The results are in, and there are no surprises. Following two nearly identical relocation-related surveys, the Jewish Federation of Greater Pittsburgh has gathered information regarding its upcoming move.
The first questionnaire was electronically distributed to Federation staff on Feb. 19. The second study was emailed on March 9 to approximately 200 “members of the Federation community,” including lay leaders, beneficiary agency executives and other users of the building, said Milo Averbach, the Federation’s chief financial officer.
“We got a total of 109 lay leader and beneficiary executives’ responses,” said Adam Hertzman, Federation director of marketing.
“I looked at the results, and there are no real surprises,” said Averbach. The gist of each survey concerned “key things to help us decide on location.”
Included within each survey were choices asking respondents how close Federation’s new building should be to its current site on McKee Place in Oakland, how long of a commute respondents were willing to make and whether there should be free parking for staff and volunteers, said Averbach.
“This will help guide us,” said Hertzman. “It will provide a lot of guidance with what we are looking for.”
Wherever the Federation’s new home will be, respondents indicated that they would like the site to feature free parking for visitors and employees, a flexible multipurpose space, two fully functioning kosher kitchens (one for meat, the other for dairy), easy access to public transportation, be a green building and maximize natural light.
“My supposition to [the last request] is that it is a reaction to our current site, [where] all of our meeting rooms are interior lit,” Hertzman said.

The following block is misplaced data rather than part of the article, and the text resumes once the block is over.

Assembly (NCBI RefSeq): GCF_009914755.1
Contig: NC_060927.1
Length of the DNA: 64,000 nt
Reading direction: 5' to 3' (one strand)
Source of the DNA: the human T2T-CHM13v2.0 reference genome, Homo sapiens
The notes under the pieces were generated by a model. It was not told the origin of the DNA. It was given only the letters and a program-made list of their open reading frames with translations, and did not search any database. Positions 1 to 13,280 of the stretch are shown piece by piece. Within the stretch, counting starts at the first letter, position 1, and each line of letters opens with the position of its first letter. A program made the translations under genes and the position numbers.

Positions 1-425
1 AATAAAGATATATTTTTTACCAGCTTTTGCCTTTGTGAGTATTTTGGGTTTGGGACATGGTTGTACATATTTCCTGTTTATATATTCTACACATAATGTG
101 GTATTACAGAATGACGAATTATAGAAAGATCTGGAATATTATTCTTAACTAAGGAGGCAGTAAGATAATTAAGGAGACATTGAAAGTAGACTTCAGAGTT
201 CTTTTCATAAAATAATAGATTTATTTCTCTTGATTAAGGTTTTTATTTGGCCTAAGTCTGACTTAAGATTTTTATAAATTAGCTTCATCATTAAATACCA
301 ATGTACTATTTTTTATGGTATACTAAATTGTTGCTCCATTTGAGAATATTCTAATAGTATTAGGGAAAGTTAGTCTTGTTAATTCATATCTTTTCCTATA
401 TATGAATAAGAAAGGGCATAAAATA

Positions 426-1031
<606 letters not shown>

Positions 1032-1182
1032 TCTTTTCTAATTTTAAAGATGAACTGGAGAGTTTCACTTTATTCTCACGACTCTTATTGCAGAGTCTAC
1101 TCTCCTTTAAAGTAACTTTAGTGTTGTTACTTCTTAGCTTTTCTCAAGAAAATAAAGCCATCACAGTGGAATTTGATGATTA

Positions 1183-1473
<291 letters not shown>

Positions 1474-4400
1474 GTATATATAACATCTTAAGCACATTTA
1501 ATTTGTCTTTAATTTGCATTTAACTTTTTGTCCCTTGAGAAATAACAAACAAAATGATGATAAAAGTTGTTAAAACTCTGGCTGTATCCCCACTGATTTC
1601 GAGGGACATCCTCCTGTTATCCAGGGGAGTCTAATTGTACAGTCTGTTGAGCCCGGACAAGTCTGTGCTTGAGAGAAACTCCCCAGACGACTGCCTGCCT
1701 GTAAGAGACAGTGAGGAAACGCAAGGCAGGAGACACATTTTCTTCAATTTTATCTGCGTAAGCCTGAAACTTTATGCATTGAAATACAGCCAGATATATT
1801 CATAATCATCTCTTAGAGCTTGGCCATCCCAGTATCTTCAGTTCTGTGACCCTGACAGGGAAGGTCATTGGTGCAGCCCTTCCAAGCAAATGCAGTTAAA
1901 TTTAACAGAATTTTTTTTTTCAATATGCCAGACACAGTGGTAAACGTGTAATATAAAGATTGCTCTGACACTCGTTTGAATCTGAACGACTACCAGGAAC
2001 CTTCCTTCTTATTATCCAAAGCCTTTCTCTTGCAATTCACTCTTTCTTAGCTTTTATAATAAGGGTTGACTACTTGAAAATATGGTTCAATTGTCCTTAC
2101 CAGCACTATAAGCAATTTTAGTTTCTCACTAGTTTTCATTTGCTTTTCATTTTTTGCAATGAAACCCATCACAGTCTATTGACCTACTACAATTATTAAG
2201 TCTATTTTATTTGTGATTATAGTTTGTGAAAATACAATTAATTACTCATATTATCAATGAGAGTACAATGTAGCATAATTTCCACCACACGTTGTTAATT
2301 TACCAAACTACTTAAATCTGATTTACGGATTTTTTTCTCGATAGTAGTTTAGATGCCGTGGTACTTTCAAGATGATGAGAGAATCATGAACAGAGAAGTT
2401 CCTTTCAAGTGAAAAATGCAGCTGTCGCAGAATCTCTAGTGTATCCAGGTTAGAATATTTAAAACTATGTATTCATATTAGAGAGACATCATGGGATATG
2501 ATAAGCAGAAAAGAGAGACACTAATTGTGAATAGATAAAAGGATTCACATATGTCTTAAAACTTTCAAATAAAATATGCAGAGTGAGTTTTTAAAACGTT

Among the aforementioned requests, the desire for more collaborative workspaces caught Hertzman’s attention.
Respondents would like a design that provides informal collaborative meeting spaces, he said.
“There is recognition today that we have meetings in very small groups and our conference rooms are limited. If you’re meeting with three people it’s strange to have such a large space. We currently don’t have space that lends itself to creativity or creative thinking.”
From here, the surveys and interpreted results will go to the Federation’s building committee, said Hertzman. The committee will help identify “our most important priorities” along with balancing our employees’ needs.
For those interested in voicing their opinions about the Federation’s upcoming move, other opportunities remain, said Hertzman. “We welcome continuing input on what people like and don’t like about locations.”
Apart from the surveys, the Federation’s new location remains unclear.
“There are still a variety of areas: Oakland, the Strip District, South Side,” said Hertzman, who added that for the time being the most likely scenario is that the Federation will lease a space until making a final determination.
Hertzman noted that within the survey’s comments section a certain sentiment was shared.
“Within the open-end responses a number of people commented that we have some amazing Jewish community spaces, and it would be great to utilize existing underutilized spaces,” he said. “That’s not off the table. We’re still looking at the underutilized space for the long term.”
Adam Reinherz can be reached at email@example.com.